The most scrupulous of scholars, Higman will take his data as far as it will go, but never farther. This can be both impressive and mildly disappointing. For example, one looks in vain in the chapter on fertility, mortality, and natural increase for the final resolution of the conundrum of whether the decline in slave numbers after the slave trade ended was chiefly the result of increased mortality (as the abolitionists presumed) or of decreasing fertility (as the planters believed). Higman convincingly shows that the issue has been clouded by serious understating in the records of infant mortality (and thus slave fertility as well), and points out that the equations varied confusingly from place to place and time to time. Thus the best he can aim for is “a more precise ordering of the variables” involved.

More unequivocally disappointing is the almost casual conclusion of the textual half of the book. A tenth chapter on “Refuge and Resistance” does what it can with the data in the registration returns on manumission and marronage, patchily augmented from other sources, but the discussion of overt resistance and the rebellions of 1816, 1823, and 1831 is meager. Similarly, the final five-page chapter grandly entitled “Slavery and Population History” does not adequately summarize the book, but, rather, tantalizes us by suggesting areas in which the author might have speculated beyond his data and contextual frame. These include a recognition of the degree to which the material deployed plays up the “causal primacy of material conditions” at the expense of ideology, and of the ways in which the book makes virtually no estimate of the psychological effects of material conditions, no temporal linkages with what are referred to as the relatively horrific conditions during the earlier “gold” and “silver" ages of sugar, and no spatial linkages with slavery outside the British Caribbean, with conditions in Africa, or in industrial Britain.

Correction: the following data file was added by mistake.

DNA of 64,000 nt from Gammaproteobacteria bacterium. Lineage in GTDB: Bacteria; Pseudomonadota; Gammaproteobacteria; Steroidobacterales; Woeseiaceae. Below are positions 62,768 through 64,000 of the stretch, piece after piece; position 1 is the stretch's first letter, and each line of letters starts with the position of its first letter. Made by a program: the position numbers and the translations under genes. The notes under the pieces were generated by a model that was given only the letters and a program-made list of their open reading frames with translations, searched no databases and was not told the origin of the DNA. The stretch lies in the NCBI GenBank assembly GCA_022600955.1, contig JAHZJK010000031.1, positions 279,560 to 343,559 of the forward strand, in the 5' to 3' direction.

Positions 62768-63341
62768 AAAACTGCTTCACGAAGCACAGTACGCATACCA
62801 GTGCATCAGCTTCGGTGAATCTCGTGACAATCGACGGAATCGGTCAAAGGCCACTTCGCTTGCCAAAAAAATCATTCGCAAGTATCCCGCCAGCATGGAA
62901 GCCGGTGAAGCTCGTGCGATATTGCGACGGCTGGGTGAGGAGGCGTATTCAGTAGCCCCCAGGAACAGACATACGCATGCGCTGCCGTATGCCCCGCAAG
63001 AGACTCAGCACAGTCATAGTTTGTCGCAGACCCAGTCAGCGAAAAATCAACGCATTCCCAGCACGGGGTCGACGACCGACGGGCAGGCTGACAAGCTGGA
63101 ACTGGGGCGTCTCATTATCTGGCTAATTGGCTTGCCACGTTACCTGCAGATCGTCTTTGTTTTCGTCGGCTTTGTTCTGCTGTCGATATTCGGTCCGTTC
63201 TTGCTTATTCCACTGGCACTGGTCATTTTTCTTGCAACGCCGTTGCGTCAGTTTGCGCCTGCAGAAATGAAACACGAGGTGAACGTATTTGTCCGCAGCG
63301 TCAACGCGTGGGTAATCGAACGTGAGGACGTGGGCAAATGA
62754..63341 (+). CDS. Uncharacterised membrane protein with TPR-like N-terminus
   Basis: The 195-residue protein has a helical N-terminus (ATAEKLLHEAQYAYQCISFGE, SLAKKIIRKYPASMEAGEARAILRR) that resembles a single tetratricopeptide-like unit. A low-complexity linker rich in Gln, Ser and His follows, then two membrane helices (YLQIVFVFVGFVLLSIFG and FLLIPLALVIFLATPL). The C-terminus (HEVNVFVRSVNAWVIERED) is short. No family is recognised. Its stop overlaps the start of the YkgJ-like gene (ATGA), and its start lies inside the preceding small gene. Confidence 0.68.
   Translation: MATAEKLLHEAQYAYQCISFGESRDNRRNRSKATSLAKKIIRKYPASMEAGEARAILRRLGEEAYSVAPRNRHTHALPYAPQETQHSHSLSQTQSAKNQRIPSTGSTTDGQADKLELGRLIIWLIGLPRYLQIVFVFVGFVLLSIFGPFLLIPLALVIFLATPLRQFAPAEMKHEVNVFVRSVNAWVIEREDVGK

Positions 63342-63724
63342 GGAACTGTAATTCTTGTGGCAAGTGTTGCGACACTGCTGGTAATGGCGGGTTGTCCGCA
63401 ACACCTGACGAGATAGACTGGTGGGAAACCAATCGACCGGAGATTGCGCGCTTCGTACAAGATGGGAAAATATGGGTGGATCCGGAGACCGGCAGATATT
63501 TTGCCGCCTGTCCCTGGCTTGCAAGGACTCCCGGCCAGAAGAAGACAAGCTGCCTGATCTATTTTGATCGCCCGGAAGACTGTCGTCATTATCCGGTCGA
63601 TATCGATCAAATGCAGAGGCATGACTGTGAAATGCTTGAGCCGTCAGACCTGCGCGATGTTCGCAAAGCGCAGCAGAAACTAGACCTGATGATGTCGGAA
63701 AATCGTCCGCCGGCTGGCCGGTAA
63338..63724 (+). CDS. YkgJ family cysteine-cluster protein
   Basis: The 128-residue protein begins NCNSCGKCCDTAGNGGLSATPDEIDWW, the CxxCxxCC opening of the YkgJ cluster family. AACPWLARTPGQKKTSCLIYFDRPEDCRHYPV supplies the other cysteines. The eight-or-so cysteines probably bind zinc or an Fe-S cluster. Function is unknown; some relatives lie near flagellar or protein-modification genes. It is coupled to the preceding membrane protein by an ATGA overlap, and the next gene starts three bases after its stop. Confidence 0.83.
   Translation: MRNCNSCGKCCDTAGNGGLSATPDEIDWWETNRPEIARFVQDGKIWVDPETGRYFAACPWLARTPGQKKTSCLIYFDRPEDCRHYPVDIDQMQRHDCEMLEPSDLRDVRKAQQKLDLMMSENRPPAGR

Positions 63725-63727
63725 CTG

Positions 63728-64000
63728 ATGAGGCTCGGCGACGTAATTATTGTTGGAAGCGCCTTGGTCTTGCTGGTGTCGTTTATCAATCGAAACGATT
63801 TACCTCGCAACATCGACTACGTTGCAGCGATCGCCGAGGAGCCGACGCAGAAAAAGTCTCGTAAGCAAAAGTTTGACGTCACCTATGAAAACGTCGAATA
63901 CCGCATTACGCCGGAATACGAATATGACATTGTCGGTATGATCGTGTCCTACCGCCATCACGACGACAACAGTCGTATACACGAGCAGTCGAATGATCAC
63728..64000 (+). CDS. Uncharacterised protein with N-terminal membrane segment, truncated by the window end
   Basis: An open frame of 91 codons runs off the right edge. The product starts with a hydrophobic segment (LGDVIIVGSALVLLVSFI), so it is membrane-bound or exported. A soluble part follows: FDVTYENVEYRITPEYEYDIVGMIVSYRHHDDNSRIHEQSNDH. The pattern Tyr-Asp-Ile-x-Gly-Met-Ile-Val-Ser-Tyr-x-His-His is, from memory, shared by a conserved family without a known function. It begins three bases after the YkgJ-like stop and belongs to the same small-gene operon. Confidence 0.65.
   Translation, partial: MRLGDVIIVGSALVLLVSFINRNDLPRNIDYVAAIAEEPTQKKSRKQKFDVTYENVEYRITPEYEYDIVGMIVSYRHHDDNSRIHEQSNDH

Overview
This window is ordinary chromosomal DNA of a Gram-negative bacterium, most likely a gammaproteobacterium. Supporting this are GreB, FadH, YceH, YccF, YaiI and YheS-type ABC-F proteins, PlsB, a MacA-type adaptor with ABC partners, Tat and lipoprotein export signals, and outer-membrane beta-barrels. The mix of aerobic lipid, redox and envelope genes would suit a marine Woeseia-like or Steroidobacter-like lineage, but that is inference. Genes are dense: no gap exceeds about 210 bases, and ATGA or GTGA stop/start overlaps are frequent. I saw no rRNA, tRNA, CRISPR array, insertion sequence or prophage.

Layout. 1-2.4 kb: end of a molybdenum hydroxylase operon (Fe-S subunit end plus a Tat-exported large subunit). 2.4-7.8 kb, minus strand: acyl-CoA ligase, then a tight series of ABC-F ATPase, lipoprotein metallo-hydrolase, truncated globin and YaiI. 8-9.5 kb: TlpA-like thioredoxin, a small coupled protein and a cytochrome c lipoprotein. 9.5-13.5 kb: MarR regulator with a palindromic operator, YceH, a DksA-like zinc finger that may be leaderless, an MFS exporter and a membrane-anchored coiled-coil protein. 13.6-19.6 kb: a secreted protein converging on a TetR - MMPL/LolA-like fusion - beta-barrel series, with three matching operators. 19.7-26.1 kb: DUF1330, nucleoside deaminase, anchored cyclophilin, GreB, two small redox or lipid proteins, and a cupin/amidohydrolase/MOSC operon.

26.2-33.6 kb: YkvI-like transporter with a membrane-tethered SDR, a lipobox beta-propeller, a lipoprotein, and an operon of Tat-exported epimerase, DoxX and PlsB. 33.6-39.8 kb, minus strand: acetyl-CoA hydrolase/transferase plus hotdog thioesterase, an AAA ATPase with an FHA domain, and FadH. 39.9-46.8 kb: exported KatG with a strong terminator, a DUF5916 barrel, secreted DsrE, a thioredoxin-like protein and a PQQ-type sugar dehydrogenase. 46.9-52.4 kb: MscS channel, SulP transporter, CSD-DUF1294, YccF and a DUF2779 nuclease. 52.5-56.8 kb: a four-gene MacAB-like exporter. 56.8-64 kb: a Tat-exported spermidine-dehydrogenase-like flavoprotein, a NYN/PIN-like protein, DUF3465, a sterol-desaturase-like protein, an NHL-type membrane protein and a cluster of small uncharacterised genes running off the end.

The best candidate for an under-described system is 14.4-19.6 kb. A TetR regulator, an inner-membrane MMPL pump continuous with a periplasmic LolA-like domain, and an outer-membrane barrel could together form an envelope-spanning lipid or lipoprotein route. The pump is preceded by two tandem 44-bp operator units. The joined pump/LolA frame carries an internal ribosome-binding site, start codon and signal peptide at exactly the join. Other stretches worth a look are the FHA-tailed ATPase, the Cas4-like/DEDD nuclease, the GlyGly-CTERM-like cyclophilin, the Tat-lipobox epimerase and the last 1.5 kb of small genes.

This, though, is not to detract from what is the nearest one could hope for to a definitive work on its self-defined topic. The publishers as well as the author are to be congratulated. It is rare today to see such a spacious and well-edited tome— more than 800 pages, more tables, figures, maps, and notes than text, an excellent up-to-date bibliography and index—sold, moreover, at a price that is still in the troposphere.